Capitalizing China

December 15-16, 2009
Joseph Fan and Randall Morck, Organizers

Roger H. Gordon, UC, San Diego and NBER; and Wei Li, University of Virginia
Provincial and Local Governments in China: Fiscal Institutions and Government Behavior

The Gordon-Li paper studies the implications of fiscal incentives that local government officials in China have faced since economic reforms began in 1978 and contrasts those with the standard models of local governments in the West. The authors argue that neither the Tiebout Hypothesis nor Buchanan's "Clubs Theory" can describe how China works. Instead, these authors put forth a revision of the Tiebout argument that lets capital flow relatively freely but constrains labor mobility (as China's Hukou system does). They argue that this theory explains observed distortions to China's growth, and an imbalance between the accumulation of physical capital and "human capital."

William Allen, New York University; and Han Shen, Davis Polk & Wardwell, Hong Kong
Assessing China's Top Down Securities Markets

China’s mainland securities markets are unlike those of Amsterdam, London, or New York, which evolved over centuries from myriad interactions between entrepreneurs or established businesses seeking finance and investors seeking investment opportunities and a means for relatively easy and quick liquidation of such investments. Such spontaneous securities markets did emerge throughout China in the 1980s following the start of liberalization, but these spontaneous markets were closed by the government in 1992 in favor of new, tightly controlled, exchanges, originally established in 1990 in Shenzhen and Shanghai. These new markets are different from those that had evolved spontaneously in the west or earlier in China. They have been designed and largely limited to serve state purposes, that is to assist in financing the state sector of the economy. Allen and Shen review the development of these markets as of late 2009, including the regulatory structure that controls and shapes them and the governance mechanisms – legal and otherwise -- that control the management of the listed companies. These markets represent a signal accomplishment of the Chinese leadership: producing, in less than twenty years, modern, albeit not yet fully developed, securities markets. Whether they can be developed further to serve a more basic economic role than they have been permitted to play is a question with which the essay concludes.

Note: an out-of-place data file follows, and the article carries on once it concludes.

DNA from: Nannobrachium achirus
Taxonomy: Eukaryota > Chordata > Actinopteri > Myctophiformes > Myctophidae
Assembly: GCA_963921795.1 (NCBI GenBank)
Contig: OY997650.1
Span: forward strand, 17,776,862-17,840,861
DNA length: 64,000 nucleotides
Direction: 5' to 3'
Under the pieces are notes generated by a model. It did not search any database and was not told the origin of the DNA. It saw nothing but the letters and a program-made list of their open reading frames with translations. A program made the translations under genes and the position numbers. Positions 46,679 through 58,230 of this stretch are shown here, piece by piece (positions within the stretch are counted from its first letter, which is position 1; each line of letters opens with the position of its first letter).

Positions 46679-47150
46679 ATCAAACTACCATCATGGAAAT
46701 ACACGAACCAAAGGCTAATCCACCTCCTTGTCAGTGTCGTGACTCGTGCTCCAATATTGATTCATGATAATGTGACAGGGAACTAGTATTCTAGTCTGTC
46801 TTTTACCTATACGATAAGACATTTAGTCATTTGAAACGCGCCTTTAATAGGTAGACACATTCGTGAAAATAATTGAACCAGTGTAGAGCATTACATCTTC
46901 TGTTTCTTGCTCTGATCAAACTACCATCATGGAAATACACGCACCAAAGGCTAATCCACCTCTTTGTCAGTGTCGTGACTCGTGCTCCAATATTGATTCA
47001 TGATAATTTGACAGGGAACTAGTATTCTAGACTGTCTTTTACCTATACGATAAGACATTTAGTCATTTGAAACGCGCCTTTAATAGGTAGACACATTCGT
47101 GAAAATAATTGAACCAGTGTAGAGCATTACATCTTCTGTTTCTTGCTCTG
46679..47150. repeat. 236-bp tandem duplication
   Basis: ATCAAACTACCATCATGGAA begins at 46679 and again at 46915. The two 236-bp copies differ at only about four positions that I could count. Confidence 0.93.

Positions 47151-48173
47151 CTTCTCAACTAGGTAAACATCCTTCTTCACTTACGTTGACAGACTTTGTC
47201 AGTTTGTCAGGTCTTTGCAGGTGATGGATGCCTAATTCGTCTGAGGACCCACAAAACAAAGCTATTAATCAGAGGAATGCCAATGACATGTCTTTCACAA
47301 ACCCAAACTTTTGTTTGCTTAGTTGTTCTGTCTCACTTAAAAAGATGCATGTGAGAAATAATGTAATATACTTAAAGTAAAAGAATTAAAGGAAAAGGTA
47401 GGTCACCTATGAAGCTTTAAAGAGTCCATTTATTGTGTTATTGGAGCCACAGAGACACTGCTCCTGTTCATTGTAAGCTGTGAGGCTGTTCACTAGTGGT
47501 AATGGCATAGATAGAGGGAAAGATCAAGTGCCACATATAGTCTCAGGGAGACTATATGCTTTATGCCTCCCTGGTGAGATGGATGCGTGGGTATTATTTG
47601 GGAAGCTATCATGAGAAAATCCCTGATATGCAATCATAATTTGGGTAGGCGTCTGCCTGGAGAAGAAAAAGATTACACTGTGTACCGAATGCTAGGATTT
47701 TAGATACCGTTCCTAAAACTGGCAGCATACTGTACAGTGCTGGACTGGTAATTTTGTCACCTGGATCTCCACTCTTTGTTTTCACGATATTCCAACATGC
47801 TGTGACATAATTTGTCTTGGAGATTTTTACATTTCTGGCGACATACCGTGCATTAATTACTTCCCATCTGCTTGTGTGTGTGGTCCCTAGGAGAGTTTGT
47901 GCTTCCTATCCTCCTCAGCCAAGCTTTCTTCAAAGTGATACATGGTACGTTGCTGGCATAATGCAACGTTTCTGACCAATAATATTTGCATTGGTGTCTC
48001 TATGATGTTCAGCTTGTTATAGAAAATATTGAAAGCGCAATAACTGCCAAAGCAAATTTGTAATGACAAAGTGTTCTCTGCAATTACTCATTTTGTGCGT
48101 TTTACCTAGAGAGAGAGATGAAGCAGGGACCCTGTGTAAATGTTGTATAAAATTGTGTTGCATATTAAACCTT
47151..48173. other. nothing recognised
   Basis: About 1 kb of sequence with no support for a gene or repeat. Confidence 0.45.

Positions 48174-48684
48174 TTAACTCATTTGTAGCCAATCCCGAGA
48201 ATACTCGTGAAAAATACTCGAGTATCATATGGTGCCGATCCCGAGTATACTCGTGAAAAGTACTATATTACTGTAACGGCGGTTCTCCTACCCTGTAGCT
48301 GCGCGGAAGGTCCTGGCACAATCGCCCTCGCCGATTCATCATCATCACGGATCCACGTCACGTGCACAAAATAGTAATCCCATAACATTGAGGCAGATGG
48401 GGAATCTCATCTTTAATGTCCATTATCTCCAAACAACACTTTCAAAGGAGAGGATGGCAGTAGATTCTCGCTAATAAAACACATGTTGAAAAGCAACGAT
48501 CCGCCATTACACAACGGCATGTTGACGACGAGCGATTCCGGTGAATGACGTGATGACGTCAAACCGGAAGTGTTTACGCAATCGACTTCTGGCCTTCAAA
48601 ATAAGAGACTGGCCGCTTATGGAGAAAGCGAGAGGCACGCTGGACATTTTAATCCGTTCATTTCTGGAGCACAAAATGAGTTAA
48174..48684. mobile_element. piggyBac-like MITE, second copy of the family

Franklin Allen, University of Pennsylvania; Jun Qian, Boston College; Chenying Zhang, University of Pennsylvania; and Mengxin Zhao, University of Alberta
China's Financial System: Opportunities and Challenges

Allen and his co-authors provide a comprehensive review of China’s financial system, and explore directions of future development. The current financial system is dominated by a large banking sector. In recent years banks have made considerable progress in reducing the amount of non-performing loans and improving their efficiency, and it is important that these efforts be continued. However, the role of the stock market in allocating resources in the economy has been limited and ineffective. The most successful part of the financial system, in terms of supporting the growth of the overall economy, is a non-standard sector that consists of alternative financing channels, governance mechanisms, and institutions. In the future, this sector could co-exist with banks and markets and continue to support the growth of the Hybrid Sector (non-state, non-listed firms). In order to sustain stable economic growth, China will have to prevent and halt damaging financial crises, including a banking sector crisis, a real estate or stock market crash, and a “twin crisis” in the currency market and banking sector.

Katharina Pistor, Columbia University
The Governance of China's Finance

The governance of finance comprises a set of mechanisms aimed at directing the collective behavior of market participants – whether intermediaries or regulators, investors or consumers – which in turn is constitutive for the operation of financial markets. These mechanisms can take different forms, including ownership, legal mechanisms, such as liability rules and regulatory oversight, or personal ties based on kinship, common origin, or association with a common cause. Most governance regimes for finance combine several such mechanisms. Yet, their relative importance as a dominant form of financial governance differs from country to country. Pistor explores the governance of finance in the Peoples’ Republic of China (PRC) and argues that notwithstanding important legal, regulatory, and ownership changes over the past decade, the dominant form of governance in China is a network of financial cadres that is maintained and supervised by the Communist Party (CCP). Far from being a leftover of the Maoist period, this regime was strengthened over the past decade in response to perceived threats to the stability of China’s financial -- and by implication, political -- system: The East Asian Financial Crisis; China’s membership in the WTO and the implied loss of control over formal entry barriers; and the global financial crisis. It is therefore unlikely to simply fade away as China becomes more integrated into the global financial system. The apparent compatibility of this system with China’s rise to prominence in global finance raises important questions about the future governance of the global financial system.